How to spot a board in trouble (an incomplete listicle)

By Tim Harrington and Kevin Smith

This is not a comprehensive list. In fact, we’d like to hear from others the things that they’ve seen or what they look for. We’re sure our smart readership has some things to add. This is also not a checklist. We’re not suggesting that once you’ve identified all eight of these you’ve found your troubled board. (Notice that some of these are countervailing.) But these are things that show up regularly and have been present when dealing with troubles.

How to Spot a Board in Trouble, Red Flags

How to Spot a Board in Trouble

  1. No turnover on the board – Why? Lack of desire for change? Lack of recruiting? Difficulty in recruiting? Contentment with the status quo?
  2. Heavy turnover on the board – Again, why?
  3. No diversity on the board – this means you really don’t represent the demographics of your membership. (We doubt your field of membership is made up exclusively of 67-year-old white dudes.)
  4. The CEO attends all committee meetings – Is this the board’s overreliance on the CEO? Or is this the CEOs inability to let go of control?
  5. No executive sessions – This suggests that there is a lack of trust somewhere (or a lack of understanding of executive sessions). See our blog post about this topic.
  6. Same chair for the last 20+ years – This is a red flag about resistance to change. (This could be a chair that has been begging for years for someone else to take the helm, which is also a red flag.)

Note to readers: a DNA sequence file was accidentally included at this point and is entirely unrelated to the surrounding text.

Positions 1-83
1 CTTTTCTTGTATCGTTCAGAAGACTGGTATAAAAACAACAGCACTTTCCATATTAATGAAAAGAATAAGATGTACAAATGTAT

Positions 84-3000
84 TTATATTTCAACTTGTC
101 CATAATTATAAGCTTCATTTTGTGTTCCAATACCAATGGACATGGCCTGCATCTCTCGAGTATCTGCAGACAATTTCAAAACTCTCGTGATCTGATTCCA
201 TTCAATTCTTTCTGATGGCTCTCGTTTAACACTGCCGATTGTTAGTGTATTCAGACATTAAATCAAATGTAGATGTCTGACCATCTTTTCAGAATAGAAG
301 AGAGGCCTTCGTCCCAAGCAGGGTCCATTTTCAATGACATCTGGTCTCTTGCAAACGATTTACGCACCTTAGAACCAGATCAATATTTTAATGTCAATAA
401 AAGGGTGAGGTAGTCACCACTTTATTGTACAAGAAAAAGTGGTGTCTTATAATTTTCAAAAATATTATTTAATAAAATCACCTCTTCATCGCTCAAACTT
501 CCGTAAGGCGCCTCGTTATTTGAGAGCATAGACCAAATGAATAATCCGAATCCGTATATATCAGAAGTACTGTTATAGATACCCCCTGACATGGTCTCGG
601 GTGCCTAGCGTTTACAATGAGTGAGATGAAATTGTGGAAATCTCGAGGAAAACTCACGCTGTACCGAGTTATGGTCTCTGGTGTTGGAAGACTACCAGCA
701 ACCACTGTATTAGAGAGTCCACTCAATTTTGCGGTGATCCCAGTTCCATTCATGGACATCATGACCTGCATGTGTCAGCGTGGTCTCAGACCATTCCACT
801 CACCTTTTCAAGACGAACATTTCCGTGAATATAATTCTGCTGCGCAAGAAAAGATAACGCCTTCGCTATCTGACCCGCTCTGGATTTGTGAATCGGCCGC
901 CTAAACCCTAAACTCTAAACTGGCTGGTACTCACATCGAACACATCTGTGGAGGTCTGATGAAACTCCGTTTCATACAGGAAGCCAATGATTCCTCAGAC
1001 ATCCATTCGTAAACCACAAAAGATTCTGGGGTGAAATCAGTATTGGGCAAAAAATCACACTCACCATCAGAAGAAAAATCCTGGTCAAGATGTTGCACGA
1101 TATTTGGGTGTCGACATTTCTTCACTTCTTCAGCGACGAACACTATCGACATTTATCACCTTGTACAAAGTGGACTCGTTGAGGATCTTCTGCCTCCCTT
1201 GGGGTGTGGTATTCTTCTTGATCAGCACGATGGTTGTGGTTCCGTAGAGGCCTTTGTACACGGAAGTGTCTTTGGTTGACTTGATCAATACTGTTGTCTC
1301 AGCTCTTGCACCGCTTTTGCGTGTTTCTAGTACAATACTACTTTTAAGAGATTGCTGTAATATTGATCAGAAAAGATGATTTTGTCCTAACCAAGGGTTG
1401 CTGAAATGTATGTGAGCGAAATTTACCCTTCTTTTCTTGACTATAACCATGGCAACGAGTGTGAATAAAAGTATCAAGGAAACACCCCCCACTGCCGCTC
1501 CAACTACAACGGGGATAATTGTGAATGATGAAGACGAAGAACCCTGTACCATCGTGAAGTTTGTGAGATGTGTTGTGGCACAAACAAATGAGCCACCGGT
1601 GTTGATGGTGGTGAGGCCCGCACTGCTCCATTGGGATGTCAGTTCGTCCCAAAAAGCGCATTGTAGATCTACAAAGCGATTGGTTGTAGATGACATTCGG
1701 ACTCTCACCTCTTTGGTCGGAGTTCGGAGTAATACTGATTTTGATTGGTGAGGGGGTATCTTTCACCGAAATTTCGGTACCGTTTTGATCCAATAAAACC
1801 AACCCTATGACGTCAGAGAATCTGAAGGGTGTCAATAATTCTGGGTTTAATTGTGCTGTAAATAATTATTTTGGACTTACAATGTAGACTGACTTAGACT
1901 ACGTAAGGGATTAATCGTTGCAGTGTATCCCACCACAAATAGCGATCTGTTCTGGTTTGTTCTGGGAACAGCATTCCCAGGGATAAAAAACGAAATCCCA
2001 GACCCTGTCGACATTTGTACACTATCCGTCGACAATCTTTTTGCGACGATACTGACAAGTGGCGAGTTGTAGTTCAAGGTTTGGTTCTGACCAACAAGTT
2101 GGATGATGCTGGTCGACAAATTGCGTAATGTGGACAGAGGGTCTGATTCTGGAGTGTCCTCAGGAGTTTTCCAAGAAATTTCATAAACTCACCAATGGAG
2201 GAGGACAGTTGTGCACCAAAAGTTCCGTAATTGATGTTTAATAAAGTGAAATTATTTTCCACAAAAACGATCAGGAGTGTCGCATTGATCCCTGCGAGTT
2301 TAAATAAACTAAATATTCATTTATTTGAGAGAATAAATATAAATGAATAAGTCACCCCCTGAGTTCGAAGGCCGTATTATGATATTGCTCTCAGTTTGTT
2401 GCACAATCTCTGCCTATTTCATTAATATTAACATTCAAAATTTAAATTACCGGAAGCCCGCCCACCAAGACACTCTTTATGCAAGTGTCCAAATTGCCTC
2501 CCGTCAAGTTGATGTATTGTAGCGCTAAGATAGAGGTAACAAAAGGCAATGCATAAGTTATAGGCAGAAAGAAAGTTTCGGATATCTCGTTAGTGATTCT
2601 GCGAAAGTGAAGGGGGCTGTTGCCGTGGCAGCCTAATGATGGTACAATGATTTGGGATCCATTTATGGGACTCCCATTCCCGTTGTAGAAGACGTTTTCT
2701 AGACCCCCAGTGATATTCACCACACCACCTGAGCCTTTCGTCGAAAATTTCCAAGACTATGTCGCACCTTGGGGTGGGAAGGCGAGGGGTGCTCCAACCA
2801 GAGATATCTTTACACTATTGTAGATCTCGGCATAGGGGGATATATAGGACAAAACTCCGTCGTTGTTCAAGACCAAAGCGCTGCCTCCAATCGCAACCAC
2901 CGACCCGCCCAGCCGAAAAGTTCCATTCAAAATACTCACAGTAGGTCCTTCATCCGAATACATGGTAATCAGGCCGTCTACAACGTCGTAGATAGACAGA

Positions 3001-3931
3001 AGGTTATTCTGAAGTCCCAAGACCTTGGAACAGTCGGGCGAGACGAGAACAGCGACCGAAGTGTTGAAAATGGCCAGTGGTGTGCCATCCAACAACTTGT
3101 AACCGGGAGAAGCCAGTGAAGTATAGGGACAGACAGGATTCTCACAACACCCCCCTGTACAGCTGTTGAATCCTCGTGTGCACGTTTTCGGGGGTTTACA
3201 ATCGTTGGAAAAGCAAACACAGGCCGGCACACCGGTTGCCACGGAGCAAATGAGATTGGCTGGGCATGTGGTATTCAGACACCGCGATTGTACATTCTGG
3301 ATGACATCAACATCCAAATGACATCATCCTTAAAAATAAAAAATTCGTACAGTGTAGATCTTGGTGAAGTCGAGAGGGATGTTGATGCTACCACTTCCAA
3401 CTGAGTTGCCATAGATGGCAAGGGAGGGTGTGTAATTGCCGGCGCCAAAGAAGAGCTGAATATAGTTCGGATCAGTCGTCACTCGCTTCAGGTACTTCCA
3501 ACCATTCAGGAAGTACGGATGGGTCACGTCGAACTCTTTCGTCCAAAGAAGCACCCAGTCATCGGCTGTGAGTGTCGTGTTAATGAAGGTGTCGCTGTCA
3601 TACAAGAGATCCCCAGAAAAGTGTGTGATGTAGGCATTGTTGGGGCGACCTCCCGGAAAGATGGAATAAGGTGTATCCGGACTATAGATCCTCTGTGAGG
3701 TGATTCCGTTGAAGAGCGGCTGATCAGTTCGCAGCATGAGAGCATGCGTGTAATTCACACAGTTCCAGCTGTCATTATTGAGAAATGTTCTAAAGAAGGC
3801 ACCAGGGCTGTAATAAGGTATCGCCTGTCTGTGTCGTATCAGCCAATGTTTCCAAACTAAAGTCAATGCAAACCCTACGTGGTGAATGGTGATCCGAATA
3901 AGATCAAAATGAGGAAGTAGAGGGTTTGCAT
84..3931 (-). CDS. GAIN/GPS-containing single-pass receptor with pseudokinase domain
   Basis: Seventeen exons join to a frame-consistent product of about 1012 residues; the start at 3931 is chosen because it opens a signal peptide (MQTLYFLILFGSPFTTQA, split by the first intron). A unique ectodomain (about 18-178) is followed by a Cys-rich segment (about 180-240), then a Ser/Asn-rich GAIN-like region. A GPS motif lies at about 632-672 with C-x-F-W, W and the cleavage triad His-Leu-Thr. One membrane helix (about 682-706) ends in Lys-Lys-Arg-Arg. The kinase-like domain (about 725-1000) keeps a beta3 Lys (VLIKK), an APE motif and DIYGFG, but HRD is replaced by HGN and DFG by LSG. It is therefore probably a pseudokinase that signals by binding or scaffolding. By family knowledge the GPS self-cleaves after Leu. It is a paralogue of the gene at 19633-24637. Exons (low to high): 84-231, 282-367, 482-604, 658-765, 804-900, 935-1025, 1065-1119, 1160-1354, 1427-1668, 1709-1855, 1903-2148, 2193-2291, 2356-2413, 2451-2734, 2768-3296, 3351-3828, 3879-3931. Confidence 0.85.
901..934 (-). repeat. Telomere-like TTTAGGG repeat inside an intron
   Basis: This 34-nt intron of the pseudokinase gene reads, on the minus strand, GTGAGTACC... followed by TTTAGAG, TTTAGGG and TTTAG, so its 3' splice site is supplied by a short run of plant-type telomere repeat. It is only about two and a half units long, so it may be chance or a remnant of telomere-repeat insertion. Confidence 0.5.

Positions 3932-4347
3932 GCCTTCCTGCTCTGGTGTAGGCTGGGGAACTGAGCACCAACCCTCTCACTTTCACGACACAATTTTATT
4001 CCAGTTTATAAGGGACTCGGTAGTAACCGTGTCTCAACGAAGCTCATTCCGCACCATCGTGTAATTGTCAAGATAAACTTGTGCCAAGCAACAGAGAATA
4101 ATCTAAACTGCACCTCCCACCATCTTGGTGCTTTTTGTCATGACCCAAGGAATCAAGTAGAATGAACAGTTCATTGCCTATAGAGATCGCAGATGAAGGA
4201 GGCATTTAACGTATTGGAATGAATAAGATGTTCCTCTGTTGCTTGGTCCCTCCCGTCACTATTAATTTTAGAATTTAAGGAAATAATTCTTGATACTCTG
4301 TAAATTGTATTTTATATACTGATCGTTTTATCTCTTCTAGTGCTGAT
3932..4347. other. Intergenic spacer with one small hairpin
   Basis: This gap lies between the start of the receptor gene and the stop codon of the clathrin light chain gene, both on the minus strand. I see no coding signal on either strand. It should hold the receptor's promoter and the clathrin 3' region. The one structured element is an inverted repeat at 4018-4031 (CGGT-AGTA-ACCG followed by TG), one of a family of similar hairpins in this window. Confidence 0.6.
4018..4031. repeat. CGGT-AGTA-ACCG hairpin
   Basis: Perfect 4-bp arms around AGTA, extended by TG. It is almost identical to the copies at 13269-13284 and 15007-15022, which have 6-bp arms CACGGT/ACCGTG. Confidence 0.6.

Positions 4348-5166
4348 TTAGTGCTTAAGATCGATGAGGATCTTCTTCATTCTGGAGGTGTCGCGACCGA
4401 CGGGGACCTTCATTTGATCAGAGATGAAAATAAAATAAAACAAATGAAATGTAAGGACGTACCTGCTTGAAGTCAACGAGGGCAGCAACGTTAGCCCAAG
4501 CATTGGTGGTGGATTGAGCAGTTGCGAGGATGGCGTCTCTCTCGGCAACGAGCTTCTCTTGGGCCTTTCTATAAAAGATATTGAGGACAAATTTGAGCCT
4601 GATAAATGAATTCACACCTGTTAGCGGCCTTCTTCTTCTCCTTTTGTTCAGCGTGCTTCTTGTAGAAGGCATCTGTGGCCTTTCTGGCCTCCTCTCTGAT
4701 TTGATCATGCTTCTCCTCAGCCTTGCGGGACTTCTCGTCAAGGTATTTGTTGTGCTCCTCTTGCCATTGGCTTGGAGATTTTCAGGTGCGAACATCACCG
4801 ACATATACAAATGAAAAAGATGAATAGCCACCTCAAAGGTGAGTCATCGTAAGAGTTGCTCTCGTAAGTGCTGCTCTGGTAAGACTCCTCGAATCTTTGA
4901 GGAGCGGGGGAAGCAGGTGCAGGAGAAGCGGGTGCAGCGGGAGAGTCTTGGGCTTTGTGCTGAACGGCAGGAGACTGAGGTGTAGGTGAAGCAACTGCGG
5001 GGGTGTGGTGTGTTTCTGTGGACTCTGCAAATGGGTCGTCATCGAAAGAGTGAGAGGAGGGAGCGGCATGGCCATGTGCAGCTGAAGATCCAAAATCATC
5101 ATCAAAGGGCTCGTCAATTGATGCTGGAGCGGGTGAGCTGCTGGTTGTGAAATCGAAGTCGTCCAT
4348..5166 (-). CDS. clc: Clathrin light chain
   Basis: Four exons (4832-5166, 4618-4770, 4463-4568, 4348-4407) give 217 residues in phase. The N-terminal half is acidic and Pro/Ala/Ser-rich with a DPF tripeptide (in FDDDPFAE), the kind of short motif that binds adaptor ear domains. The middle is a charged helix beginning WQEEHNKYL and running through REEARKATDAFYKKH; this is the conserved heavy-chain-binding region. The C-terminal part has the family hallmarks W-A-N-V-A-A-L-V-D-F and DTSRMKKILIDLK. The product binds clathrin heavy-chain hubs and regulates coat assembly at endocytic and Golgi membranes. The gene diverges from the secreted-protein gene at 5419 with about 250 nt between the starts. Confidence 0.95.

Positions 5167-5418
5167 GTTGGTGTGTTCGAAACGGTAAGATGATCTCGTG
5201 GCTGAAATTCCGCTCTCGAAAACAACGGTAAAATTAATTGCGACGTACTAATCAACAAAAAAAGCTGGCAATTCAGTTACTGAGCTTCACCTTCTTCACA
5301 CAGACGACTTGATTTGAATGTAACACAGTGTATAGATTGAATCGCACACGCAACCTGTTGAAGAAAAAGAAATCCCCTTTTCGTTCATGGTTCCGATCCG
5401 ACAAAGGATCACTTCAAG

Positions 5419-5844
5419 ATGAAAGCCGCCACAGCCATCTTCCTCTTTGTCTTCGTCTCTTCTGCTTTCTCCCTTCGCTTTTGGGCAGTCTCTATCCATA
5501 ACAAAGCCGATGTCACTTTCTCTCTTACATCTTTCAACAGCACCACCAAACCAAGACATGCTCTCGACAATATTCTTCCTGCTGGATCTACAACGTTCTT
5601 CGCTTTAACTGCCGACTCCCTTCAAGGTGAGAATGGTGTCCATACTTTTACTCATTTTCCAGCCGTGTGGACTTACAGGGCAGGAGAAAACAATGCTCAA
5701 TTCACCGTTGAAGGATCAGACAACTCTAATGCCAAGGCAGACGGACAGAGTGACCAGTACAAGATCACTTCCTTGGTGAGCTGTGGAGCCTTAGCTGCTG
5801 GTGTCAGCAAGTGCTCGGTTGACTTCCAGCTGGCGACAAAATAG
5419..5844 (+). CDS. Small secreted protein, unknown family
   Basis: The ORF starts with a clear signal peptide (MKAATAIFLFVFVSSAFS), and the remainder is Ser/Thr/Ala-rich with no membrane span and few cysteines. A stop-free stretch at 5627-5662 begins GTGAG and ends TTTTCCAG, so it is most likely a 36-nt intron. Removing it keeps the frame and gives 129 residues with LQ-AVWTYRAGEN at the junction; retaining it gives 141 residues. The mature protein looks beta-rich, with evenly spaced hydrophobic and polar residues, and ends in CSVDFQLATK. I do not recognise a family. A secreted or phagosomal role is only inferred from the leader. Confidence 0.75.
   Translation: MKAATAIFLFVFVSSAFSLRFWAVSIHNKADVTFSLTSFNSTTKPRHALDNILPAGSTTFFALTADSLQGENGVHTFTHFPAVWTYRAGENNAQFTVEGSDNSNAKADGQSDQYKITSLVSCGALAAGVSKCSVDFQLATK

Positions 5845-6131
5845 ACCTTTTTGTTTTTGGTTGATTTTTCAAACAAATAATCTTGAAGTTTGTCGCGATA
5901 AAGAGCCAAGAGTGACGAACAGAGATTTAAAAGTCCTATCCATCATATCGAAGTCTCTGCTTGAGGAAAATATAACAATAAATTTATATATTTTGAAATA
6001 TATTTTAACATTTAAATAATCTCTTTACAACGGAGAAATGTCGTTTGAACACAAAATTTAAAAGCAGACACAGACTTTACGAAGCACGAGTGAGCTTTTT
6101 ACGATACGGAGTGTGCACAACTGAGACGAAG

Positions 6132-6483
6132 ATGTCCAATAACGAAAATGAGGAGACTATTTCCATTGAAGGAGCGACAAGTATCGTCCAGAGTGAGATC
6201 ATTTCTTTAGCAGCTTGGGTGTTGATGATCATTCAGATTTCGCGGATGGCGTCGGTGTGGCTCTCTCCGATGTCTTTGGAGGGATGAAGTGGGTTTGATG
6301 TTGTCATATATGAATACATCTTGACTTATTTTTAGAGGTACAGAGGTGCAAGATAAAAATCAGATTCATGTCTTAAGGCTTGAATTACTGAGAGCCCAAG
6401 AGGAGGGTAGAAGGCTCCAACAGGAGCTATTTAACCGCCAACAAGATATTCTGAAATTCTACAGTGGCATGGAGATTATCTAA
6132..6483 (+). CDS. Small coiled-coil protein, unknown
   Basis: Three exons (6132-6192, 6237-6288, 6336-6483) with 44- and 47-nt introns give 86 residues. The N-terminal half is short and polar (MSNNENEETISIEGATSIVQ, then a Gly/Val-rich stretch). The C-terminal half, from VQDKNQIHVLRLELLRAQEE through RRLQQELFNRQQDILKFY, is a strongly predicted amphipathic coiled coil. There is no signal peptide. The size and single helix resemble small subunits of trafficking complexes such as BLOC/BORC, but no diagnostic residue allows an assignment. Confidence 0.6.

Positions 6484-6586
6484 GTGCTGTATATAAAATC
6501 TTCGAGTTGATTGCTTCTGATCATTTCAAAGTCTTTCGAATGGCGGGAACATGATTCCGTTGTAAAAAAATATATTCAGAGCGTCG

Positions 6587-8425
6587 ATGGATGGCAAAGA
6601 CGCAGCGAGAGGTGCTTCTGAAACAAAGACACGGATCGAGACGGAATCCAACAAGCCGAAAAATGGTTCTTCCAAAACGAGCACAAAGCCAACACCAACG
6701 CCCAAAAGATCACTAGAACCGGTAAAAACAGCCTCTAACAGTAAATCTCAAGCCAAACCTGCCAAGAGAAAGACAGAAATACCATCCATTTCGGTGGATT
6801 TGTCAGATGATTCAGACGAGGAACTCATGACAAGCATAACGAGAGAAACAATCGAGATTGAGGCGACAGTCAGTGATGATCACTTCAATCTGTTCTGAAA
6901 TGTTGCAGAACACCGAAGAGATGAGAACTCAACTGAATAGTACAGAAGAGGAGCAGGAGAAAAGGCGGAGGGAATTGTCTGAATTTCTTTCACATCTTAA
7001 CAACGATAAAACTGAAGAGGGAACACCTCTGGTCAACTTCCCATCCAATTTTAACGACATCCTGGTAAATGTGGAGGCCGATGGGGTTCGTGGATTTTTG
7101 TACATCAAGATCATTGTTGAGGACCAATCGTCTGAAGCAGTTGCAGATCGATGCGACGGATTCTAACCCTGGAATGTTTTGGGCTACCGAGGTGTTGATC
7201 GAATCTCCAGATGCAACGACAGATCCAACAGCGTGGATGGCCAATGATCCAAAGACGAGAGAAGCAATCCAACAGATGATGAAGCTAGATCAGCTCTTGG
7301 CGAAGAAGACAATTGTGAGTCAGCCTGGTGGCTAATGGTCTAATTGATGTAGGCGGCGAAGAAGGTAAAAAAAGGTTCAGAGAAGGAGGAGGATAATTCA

7. Four CEOs in the last five years – Not long ago we talked about the “rebound” CEO, which means it’s very possible to have had three CEOs in the last five years and that’s only a bump in the road and not a red flag. But the minute you reach the number “four” this is a giant red flag.
  8. All of the board members are from the single SEG sponsor (even though the CU has had a community charter for years). Do we have to explain this one? See #6.

Some of you are going to disagree. We’re fine with that.
Some of you are going to point out a piece of anecdotal evidence that contradicts what we’ve said above. We’re also fine with that, and we still strongly make our claim despite your story.

Let’s duke it out and talk about it.

Yes. Context is everything. These are red flags that cause us to explore, and ask more questions.

Any questions? Any answers? Anyone want a mint?


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